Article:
On the matter of vengeance against Protestants traditionally attached to Mary’s reign, it may be Pole above all who had just cause. Yet he doubtless recognized the slaughter of his mother and brother, like that of his uncle before them and cousins after, as more dynastic than religious in motive; nor did he let it cause him to waver from the broad, humanistic approach to dogma that had made him enemies in Rome and probably denied him the Papacy. Among the last of sure-blooded Yorkists, he died twelve hours after Mary in 1558. The crown thence passed to a queen whose Plantagenet blood was a mere trickle from John of Gaunt via Beauforts and Nevilles. Among others of this stock who had not been executed or fled, Thomas Dudley would in due course become first governor of Massachusetts.[iii] By then Tudors had vanished from the English throne, save for the trickle of blood which over four generations managed to drip down into the veins of a first Stuart and then via those of a daughter of a daughter into the Hanoverian and Saxe-Coburg-Gotha lines which are still with us, name changed and bloodline of spouses no longer a priority. Women have now long been established as fit to succeed, and boy kings have for centuries not appeared to be a problem. Primogeniture among royals has recently been abolished, yet bastards still need not apply, despite the centrality of Beauforts in the historical line. Catholics, as Slysz points out, are also still enjoined from succession. Tampering with an old structure seems too dangerous for many. Few are confident of what might eventuate were it to collapse.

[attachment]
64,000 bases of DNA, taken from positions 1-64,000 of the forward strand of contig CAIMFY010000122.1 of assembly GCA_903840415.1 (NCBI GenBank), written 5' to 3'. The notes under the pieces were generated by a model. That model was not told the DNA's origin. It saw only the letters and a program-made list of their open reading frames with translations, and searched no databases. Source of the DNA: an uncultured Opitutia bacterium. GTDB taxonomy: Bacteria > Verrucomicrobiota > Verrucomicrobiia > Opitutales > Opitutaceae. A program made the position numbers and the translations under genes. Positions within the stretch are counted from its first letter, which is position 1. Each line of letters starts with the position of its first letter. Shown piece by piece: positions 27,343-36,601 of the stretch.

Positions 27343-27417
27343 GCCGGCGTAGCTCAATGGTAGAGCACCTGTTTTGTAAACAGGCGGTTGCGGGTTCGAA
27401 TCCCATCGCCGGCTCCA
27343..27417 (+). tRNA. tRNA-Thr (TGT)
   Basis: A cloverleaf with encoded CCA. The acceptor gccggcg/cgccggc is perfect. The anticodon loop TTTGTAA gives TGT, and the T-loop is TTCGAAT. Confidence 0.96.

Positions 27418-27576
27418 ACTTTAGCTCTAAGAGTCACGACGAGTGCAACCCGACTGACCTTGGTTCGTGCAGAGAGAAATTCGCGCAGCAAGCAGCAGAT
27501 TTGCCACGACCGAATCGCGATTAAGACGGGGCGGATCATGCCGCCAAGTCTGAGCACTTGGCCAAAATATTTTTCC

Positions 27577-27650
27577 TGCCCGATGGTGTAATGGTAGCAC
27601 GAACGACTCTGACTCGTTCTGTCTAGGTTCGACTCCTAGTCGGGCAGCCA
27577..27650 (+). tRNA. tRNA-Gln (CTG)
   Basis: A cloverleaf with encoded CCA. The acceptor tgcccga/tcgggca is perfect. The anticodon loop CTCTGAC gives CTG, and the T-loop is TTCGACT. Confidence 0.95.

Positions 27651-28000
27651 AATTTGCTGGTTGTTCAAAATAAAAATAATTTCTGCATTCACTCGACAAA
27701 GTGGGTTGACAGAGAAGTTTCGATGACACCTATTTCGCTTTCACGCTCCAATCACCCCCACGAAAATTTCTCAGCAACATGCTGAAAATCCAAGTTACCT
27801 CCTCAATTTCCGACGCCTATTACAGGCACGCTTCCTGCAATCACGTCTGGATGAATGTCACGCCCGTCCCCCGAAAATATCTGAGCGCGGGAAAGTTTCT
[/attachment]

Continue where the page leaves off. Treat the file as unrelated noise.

Thus we remain, a people still largely in thrall to the myth of the Tudors – creators of a nation, saviours of this sceptred isle from a Papist/continental maw. Perhaps, as Slysz says, it is only in an era less concerned with religion and of diminishing national sovereignty vis-à-vis international institutions that the onslaught vs a first queen regnant for having tried to arrest this process may be properly countered. His book tackles the old anti-Catholic, anti-continental and hyper-national propaganda against her. While lacking the Antonia Fraser touches that might make it popular, it advances a strong plea for revision to continue. In an increasingly Brexit-tending era, who knows how this may fare. Meanwhile, no one need wonder why Francis Coppola looked to Shakespeare and the squalor of his histories as models for sequential dramatic masterpieces on the Mafia. Few families surpass the Tudors in Machiavellianism. How ironic that the one among them most remembered as ‘bloody’ may have been least Machiavellian and most compassionate. Perhaps Shakespeare intuited this tendency in the portrait he painted of her unhappy, poorly loved, yet dignified Catholic mother in the last and other orphan among his history plays, Henry VIII. Dramatists like to show us history driven by rivalry in dynasty, power and greed. It is left to religiously-sensitive historians like Slysz to give hope that the pious may eventually triumph.